Depression is one of the more common mental health issues Americans face. In fact, more than 17 million individuals in the U.S. have had at least one major depressive episode in the past six years. This accounts for roughly 6.7% of adults in the country.
Modern medicine gives doctors and mental health professionals a variety of options for treating depression. A common one is the prescription of antidepressant medication, such as sertraline, fluoxetine or citalopram.
If you take an antidepressant or any other prescription or over-the-counter medication, it is advisable to read through the list of possible side effects. It may also make sense to avoid driving until you see how a new medication affects you personally.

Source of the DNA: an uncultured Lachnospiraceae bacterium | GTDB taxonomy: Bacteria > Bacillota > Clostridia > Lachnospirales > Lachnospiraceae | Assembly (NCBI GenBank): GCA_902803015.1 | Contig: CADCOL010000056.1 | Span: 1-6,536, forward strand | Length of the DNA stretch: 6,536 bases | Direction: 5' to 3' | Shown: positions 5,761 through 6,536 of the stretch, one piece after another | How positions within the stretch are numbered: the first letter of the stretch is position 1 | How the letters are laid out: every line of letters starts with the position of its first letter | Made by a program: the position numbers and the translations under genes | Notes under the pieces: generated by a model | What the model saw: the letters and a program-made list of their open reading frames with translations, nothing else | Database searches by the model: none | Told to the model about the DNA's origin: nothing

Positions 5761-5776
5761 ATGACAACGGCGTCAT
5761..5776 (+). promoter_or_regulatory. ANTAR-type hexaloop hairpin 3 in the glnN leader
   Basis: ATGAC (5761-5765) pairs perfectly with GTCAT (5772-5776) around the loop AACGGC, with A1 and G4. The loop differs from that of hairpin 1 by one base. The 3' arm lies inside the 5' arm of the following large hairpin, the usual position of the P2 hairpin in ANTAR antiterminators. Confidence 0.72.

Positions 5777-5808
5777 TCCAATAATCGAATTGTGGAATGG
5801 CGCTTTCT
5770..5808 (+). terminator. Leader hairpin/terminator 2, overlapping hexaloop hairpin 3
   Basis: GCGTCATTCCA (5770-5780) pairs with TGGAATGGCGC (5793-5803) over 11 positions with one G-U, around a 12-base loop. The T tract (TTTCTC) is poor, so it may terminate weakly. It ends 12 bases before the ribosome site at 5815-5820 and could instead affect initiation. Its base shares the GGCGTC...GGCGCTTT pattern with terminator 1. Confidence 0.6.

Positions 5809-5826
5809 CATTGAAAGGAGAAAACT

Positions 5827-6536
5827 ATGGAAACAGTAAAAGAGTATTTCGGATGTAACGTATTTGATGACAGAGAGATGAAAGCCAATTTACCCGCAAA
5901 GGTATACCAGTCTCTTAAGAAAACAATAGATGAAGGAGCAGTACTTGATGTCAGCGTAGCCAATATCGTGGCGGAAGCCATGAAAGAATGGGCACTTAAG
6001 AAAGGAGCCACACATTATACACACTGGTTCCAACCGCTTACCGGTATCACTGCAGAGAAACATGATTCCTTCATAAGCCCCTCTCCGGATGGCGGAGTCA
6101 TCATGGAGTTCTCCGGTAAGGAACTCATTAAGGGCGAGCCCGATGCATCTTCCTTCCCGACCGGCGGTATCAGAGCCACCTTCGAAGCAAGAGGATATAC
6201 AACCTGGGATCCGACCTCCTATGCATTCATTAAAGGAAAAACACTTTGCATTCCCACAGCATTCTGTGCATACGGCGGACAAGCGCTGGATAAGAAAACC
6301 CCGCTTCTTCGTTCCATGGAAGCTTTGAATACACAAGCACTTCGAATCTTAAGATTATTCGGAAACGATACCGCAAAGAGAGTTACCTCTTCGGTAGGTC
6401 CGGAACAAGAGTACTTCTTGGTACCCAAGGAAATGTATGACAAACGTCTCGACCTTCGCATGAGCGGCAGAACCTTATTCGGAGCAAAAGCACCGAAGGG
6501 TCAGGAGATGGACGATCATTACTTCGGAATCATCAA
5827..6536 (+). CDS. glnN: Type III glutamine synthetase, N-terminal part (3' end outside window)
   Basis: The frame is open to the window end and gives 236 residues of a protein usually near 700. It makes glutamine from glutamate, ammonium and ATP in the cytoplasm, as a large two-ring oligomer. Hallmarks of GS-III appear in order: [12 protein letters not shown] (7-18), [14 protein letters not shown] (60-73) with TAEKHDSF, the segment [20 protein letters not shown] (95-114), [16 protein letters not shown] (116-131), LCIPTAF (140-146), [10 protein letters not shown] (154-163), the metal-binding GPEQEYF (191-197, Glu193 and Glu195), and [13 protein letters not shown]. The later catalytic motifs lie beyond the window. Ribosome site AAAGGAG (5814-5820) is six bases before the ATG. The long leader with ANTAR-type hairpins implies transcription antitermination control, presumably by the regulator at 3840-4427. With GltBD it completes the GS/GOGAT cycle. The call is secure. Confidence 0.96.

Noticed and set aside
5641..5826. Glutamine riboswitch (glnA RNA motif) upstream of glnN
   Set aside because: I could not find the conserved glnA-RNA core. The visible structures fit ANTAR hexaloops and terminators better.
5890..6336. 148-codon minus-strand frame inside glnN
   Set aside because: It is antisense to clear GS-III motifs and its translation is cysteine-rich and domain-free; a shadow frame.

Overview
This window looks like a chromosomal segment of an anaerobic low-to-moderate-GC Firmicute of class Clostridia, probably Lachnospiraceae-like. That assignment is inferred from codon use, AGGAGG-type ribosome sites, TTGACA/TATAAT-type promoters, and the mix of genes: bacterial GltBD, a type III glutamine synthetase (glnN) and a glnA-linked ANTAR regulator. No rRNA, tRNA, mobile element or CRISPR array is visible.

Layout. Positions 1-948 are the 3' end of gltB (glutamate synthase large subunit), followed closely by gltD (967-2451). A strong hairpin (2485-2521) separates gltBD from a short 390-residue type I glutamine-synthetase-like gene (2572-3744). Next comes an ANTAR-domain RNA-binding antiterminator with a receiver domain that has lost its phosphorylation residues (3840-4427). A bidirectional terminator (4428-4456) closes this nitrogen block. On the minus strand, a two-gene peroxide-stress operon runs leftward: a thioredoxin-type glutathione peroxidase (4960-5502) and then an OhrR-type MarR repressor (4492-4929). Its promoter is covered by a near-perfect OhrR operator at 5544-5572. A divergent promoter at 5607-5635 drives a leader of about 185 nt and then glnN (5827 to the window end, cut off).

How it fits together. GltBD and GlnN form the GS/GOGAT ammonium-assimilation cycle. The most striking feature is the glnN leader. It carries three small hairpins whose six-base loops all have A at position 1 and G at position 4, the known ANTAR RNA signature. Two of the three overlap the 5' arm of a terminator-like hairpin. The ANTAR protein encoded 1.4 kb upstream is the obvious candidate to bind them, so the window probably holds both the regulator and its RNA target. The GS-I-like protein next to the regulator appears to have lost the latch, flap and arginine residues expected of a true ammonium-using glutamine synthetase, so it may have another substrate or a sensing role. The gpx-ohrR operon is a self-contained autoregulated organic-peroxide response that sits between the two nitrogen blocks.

Antidepressants and other drugs may cause you to become drowsy or even to lose your ability to control your vehicle. Naturally, if officers observe you driving irresponsibly or dangerously, they are likely to stop your vehicle. This is true regardless of whether you have consumed alcohol.
Alcohol and many antidepressants simply do not mix well. Combining alcohol with your prescription antidepressant medication may interfere with your judgment, causing you to take unnecessary driving risks or to drive recklessly. This may draw the attention of officers who are likely to believe you are operating a vehicle while impaired.
Drinking alcohol after you have taken your antidepressants may also exacerbate your anxiety or depression, causing your symptoms to worsen considerably. Ultimately, because it is your responsibility to comply with Wisconsin’s driving rules, mixing alcohol and antidepressants may land you in handcuffs during an OWI stop.